Will the D.C. Court of Appeals rehear the Michael Mann defamation case?
In 2012, climate scientist Michael Mann filed a defamation suit against National Review, Mark Steyn, the Competitive Enterprise Institute and Rand Simberg over a hyperbolic blog post written by Simberg for the CEI and quoted approvingly by Steyn on National Review Online. In December, after sitting on the case for years, the D.C. Court of Appeals (not to be confused with the U.S. Court of Appeals for the D.C. Circuit) held that Mann's suit against the CEI, National Review and Simberg may proceed to trial (Steyn having gone his own way in the litigation). Will the court reconsider? Perhaps.
In January, the CEI, Simberg and National Review filed petitions for rehearing or rehearing en banc, which were supported by several amicus briefs. On Feb. 28, the D.C. Court of Appeals asked Mann to file a response to the petition for rehearing. Mann filed his response this week. (These and other filings in the case may be found here.)
While one shouldn't read too much into a court's request for a responsive filing, I would not be surprised if at least some of the court's judges have second thoughts about the implications of this decision. Mann was understandably upset by the offending blog post. Yet treating that post as actionable defamation poses a threat to robust political and scientific discourse, for reasons I've explained in prior posts. As Popehat's Ken White noted in an extensive post about the decision, the D.C. Court of Appeals' decision was "disturbingly deferential to Mann's defenders in a way that . . . undermines dissent." It's the sort of approach to defamation one expects from President Trump, not from a respected court in the nation's capital. I do not agree with the CEI, et al. on the threat posed by climate change, but I agree even less with the idea of penalizing robust political commentary such as was at issue here.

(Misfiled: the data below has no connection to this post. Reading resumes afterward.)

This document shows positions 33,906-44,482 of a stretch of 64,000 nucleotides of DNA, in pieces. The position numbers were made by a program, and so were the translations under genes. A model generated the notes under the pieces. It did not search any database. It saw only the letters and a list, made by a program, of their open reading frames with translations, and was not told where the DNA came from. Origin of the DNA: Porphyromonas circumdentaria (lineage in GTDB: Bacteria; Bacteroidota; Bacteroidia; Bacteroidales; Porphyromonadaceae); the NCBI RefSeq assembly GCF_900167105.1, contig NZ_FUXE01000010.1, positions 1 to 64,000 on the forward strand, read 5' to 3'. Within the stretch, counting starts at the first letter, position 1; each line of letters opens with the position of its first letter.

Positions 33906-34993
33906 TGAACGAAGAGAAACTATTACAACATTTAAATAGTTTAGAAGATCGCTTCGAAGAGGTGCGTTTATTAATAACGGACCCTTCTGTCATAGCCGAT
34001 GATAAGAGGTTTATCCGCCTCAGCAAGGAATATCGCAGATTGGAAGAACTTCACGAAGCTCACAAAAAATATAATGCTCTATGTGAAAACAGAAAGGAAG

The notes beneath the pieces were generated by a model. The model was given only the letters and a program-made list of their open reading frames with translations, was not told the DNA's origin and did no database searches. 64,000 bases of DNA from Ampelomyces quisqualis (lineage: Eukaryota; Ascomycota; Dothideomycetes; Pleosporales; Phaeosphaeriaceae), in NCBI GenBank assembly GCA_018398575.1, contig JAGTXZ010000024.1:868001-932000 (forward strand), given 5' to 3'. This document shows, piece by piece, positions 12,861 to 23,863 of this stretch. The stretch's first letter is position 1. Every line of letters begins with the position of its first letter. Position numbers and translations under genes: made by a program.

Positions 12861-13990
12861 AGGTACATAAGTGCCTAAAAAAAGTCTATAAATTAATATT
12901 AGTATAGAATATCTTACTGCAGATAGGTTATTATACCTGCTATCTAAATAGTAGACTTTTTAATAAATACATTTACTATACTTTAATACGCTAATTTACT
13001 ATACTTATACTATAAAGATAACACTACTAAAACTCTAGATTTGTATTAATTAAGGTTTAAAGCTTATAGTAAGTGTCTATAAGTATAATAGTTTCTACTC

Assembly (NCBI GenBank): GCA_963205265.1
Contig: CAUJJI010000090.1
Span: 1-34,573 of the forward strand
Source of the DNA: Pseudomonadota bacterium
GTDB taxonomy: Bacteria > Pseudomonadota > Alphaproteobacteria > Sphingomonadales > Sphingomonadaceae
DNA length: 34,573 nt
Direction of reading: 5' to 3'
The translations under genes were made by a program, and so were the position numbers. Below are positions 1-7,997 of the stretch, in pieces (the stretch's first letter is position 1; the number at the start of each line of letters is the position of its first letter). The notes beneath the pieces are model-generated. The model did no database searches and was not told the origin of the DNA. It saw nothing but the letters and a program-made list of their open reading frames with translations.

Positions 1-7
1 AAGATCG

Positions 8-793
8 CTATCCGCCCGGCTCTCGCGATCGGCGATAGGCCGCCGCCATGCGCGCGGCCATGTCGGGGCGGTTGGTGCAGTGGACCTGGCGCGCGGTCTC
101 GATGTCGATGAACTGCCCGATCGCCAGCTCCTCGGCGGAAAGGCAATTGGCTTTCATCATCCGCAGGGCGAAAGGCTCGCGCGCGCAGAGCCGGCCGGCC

Climate policy activists have generally supported Mann's litigation, but they may come to regret this view. If the comments at issue in this case are potentially actionable defamation, then so too are all manner of hyperbolic charges hurled against climate skeptics by environmentalist activists, including accusations that skeptics are corporate shills or paid for their positions. Indeed, Mann himself has made comments over the years that might themselves be actionable.
Allowing all such claims to proceed to trial might be a boon for lawyers, but it would also chill policy debate. For this reason, I hope the D.C. Court of Appeals reconsiders its opinion. (On second thought, given some of the comments made about me over the years, should Mann ultimately prevail, I could have some money coming my way. Perhaps I'm the one who should reconsider . . . .)
DISCLOSURE: As I've noted in prior posts on this case, I am a contributing editor at National Review Online, which means I have a fancier byline when I submit articles to the publication and occasionally contribute to The Corner and Bench Memos. It is not a salaried position. I also worked at the Competitive Enterprise Institute from 1991 to 2000—many years before the events at issue in this litigation. FWIW, I also have profound disagreements with the CEI on the threat posed by climate change and the appropriate policy response to this threat.